Wheels was Cream’s "Sergeant Pepper" with Felix taking the role of George Martin and becoming the studio fourth member. Jack dominates the creative area with four of his finest songs, Ginger provides three excellent contributions and there are two blues. If one counts the distinctive blues covers as Eric’s contributions, then it’s a pretty balanced creative effort – though Ginger would disagree. The creation of this master work was fraught with tensions as the group was basically breaking up. Still, from the result, it seems to have added something special to Ginger’s song writing and Eric’s, at times, frenetic playing.

On a count back, it contains two unquestionable classics in "White Room" and "Politician" which equals "Gears". It is the strength of the other songs that lifts "Wheels" above "Gears" – there is not one filler. As well it can be fairly argued that "Sitting on Top of the World" and "Born Under a Bad Sign" are genuine rock-blues classics. Their playing is also at a more mature level, especially Eric’s. Only rare albums have the all-round accomplishment contained in "In the Studio".

Track by Track

White Room (Jack Bruce/Pete Brown)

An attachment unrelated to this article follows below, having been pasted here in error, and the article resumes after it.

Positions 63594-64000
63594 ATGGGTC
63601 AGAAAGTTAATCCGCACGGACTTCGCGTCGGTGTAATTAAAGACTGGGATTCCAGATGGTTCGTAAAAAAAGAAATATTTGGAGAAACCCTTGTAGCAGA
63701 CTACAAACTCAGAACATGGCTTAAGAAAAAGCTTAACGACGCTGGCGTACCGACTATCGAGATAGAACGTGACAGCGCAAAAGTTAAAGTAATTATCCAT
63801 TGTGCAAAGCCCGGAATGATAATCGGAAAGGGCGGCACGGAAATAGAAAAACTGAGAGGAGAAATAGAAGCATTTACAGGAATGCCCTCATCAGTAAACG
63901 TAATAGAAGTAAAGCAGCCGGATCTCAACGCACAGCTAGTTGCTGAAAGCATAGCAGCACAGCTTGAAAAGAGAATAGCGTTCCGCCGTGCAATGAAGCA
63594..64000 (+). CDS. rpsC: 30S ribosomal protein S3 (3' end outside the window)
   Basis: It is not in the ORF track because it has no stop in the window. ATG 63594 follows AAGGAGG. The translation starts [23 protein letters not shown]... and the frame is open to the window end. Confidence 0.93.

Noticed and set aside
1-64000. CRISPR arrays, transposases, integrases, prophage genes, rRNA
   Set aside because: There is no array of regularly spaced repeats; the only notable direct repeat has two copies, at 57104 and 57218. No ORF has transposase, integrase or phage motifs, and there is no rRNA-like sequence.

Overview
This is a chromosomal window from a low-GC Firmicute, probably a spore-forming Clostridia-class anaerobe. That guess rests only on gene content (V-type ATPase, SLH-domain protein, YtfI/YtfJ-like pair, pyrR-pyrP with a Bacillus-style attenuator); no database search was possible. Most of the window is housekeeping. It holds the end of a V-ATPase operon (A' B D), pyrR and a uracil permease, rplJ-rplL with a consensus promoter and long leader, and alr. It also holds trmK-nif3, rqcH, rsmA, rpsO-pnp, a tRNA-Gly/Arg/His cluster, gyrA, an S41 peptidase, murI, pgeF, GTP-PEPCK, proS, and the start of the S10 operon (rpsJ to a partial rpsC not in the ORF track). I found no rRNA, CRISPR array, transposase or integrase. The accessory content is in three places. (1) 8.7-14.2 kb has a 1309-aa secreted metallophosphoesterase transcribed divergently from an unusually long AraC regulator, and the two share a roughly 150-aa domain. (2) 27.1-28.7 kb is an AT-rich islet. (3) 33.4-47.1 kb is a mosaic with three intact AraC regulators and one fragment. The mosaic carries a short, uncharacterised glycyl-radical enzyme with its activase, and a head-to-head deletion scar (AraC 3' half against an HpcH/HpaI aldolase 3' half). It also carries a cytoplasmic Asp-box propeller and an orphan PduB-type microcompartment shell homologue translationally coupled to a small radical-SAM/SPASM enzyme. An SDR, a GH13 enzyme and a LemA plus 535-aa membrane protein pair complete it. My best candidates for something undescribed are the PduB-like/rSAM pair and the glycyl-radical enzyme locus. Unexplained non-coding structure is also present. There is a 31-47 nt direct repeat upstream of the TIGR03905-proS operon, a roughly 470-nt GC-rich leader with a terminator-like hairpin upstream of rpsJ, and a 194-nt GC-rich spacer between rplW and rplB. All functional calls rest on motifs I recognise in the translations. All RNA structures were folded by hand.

Eric – lead & solo guitars; Jack – bass guitar, lead vocals; Ginger – drums & tympani.

[Recording: Basic - July/Aug 1967, IBC Studios London, Adrian Barber eng; Overdubs - Sept/Oct 1967; Wah-Wah overdub - Jan/Feb 1968, Atlantic Studios NY, Tom Dowd eng]

[23rd Dec 1997: Well I got my original review wrong. The opening is not violas, it is Eric with triple tracked feedback sustained notes. As soon as I read it in Guitar World and listened to the cleaner remaster, it was obvious. My brain had been telling my ears that it was violas or possibly mellotron]

From the opening multitracked feedback guitar notes, tympani in 5/4 and initial lyric, we know this is something very special. Pete’s finest and probably most obscure lyrics, Eric’s wah wah, Ginger’s bass drum and Jack’s singing are all critical elements in the creation of this masterpiece. The drums have never sounded better with Felix spreading them for maximum effect (high-hat hard right, pounding bass drum hard left). Eric has now fully mastered guitar overdubbing and provides a superbly coherent performance, despite the recording time spread, - just wish the ending solo over the driving bass drums could have gone on.

A masterpiece in song and performance terms.

Sitting On Top of the World (Chester Burnett)